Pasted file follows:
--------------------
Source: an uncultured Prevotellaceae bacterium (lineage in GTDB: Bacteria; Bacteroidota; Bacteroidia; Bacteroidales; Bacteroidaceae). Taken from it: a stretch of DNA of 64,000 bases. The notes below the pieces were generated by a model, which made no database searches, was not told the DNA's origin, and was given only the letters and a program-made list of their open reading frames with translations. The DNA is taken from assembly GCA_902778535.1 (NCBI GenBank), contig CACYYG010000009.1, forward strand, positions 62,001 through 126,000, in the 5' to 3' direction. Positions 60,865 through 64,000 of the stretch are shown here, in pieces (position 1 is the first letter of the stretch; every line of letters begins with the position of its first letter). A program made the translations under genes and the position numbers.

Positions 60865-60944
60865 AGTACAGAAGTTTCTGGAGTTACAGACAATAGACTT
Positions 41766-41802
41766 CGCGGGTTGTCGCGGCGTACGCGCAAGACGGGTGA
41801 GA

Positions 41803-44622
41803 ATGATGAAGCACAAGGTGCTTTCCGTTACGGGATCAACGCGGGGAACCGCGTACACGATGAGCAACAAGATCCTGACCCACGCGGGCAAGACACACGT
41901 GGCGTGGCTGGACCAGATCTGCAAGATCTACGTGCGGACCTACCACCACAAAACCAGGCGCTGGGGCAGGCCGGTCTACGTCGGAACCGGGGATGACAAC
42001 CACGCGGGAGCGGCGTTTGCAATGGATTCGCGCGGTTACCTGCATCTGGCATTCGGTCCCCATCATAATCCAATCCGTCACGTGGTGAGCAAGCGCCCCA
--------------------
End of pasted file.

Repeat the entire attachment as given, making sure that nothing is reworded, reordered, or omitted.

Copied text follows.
Source: an uncultured Prevotellaceae bacterium (lineage in GTDB: Bacteria; Bacteroidota; Bacteroidia; Bacteroidales; Bacteroidaceae). Taken from it: a stretch of DNA of 64,000 bases. The notes below the pieces were generated by a model, which made no database searches, was not told the DNA's origin, and was given only the letters and a program-made list of their open reading frames with translations. The DNA is taken from assembly GCA_902778535.1 (NCBI GenBank), contig CACYYG010000009.1, forward strand, positions 62,001 through 126,000, in the 5' to 3' direction. Positions 60,865 through 64,000 of the stretch are shown here, in pieces (position 1 is the first letter of the stretch; every line of letters begins with the position of its first letter). A program made the translations under genes and the position numbers.

Positions 60865-60944
60865 AGTACAGAAGTTTCTGGAGTTACAGACAATAGACTT
Positions 41766-41802
41766 CGCGGGTTGTCGCGGCGTACGCGCAAGACGGGTGA
41801 GA

Positions 41803-44622
41803 ATGATGAAGCACAAGGTGCTTTCCGTTACGGGATCAACGCGGGGAACCGCGTACACGATGAGCAACAAGATCCTGACCCACGCGGGCAAGACACACGT
41901 GGCGTGGCTGGACCAGATCTGCAAGATCTACGTGCGGACCTACCACCACAAAACCAGGCGCTGGGGCAGGCCGGTCTACGTCGGAACCGGGGATGACAAC
42001 CACGCGGGAGCGGCGTTTGCAATGGATTCGCGCGGTTACCTGCATCTGGCATTCGGTCCCCATCATAATCCAATCCGTCACGTGGTGAGCAAGCGCCCCA